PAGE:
During pregnancy, your body will undergo many changes. Some of these changes may cause some discomfort; others may seem to you downright alarming. However, rarely is there any serious cause for concern. Here’s a short guide to some common pregnancy complications.
Read on to discover some common pregnancy complications:
Urinary Tract Infections during Pregnancy
A UTI is usually accompanied by pressure on the lower abdomen and a feeling of pain or burning when urinating. It may also be accompanied by nausea, back pain, fever, or fatigue. If you have any of these symptoms, see your doctor. A UTI is easily diagnosed with a urine sample and treated with antibiotics. Once treated, a UTI will normally disappear within a matter of days.
High blood pressure that develops during pregnancy is known as gestational hypertension and typically develops during the second half of pregnancy. Gestational hypertension normally goes away after delivery, but may be treated with medication if severe. If you have a history of high blood pressure, your doctor will likely recommend your blood pressure be monitored and controlled with medication throughout pregnancy.
Gestational diabetes is a condition during pregnancy which can lead to high sugar levels in your blood stream. The condition usually goes away after delivery, and most women are able to maintain their sugar levels through diet and exercise. Your healthcare provider will regularly screen your glucose levels between the 24th and 28th week of pregnancy to check for this condition. Although gestational diabetes can lead to the development of diabetes later in life, the condition normally disappears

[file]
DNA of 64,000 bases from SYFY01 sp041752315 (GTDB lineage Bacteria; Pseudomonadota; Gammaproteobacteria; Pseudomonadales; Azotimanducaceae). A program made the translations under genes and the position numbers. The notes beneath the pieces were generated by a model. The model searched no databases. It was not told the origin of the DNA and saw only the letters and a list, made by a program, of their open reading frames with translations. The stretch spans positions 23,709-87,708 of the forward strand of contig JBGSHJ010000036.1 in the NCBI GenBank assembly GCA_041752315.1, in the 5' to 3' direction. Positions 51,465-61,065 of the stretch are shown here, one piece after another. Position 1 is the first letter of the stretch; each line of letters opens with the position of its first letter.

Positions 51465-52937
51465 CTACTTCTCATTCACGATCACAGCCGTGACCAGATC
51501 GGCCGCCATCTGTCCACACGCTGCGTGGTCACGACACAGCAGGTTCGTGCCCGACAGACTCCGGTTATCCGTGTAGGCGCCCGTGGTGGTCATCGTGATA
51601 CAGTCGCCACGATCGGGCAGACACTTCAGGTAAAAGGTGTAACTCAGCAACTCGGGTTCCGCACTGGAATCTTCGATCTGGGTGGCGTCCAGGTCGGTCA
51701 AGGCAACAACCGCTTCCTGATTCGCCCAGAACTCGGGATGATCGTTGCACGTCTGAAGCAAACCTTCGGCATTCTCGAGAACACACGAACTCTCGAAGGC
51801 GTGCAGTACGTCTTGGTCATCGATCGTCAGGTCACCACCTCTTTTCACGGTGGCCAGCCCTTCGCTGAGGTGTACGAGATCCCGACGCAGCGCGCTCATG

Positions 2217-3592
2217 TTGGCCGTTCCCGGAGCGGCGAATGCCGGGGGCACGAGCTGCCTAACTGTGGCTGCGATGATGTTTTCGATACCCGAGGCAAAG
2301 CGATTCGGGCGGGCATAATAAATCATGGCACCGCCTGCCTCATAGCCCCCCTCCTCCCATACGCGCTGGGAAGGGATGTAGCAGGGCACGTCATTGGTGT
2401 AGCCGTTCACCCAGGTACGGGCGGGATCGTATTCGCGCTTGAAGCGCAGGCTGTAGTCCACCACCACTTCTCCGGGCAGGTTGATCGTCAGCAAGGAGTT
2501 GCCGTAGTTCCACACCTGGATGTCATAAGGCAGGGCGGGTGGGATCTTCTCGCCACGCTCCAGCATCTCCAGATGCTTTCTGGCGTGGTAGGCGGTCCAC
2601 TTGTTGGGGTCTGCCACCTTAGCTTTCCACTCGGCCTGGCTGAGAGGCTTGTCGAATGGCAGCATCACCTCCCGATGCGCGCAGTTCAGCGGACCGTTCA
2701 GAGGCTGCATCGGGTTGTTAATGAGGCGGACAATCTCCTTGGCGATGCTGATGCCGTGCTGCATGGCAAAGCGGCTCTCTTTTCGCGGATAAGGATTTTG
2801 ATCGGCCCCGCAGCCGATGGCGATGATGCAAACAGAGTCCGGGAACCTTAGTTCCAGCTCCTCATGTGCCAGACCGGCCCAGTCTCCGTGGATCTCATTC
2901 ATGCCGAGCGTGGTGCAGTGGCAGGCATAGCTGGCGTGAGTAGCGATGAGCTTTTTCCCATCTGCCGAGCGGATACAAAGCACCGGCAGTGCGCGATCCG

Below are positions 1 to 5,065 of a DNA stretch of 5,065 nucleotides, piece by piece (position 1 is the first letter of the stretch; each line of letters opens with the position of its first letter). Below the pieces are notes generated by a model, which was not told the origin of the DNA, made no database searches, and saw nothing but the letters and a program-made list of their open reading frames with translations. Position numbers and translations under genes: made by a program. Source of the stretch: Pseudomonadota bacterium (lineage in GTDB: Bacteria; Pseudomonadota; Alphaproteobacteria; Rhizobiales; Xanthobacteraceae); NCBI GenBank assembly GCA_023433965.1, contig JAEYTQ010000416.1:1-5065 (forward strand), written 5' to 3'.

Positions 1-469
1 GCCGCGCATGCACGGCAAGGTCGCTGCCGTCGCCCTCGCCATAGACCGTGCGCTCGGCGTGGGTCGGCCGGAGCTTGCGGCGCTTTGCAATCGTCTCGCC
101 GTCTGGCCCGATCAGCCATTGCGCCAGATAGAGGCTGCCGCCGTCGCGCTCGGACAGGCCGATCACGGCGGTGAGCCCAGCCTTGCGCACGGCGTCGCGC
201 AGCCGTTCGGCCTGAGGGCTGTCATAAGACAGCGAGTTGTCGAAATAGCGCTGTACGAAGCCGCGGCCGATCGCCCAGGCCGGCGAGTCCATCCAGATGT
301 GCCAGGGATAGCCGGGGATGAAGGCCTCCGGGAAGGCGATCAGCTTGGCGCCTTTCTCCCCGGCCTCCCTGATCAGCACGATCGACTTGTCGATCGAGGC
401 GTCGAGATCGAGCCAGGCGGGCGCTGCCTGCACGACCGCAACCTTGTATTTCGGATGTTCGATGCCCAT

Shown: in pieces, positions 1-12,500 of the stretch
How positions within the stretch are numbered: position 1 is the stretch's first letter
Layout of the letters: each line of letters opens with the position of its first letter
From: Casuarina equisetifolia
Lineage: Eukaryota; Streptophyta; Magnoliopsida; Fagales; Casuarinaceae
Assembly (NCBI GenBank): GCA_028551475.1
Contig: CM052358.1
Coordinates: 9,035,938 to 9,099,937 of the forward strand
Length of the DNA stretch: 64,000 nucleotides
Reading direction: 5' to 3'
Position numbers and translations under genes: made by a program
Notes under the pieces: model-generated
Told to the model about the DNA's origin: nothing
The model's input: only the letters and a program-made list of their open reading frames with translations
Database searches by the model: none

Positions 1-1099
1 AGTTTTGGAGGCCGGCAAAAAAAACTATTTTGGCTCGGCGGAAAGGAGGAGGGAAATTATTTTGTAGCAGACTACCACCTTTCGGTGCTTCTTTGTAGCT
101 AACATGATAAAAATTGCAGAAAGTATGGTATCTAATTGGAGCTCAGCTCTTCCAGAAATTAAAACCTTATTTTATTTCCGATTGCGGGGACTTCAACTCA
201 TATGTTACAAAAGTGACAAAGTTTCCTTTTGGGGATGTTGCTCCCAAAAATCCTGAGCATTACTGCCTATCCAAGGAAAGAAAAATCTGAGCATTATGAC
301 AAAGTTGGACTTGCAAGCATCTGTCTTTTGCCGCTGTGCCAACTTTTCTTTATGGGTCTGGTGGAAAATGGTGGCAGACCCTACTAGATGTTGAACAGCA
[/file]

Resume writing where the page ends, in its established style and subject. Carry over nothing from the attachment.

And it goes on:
Premature labor and birth
Possible complication after childbirth to check for with your doctor:
Rh Negative Disease
Ranging from mild to severe, Rh Negative Disease is when the mother is exposed to the fetus’s blood. This can lead to the development of antibodies and affect subsequent pregnancies and potentially the health of the current fetus. Your doctor will generally check for this disease early in the pregnancy and provide medication if necessary to prevent the buildup of such antibodies.
Group B Strep
About one in four pregnant women carry Group B Strep (GBS) bacteria without their knowledge. GBS bacteria can lead to infections affecting the womb, bladder, and fetus. You will likely be screened for GBS between the 35th and the 37th week of pregnancy with a sample from the vagina or rectum. GBS infections are highly treatable with antibiotics.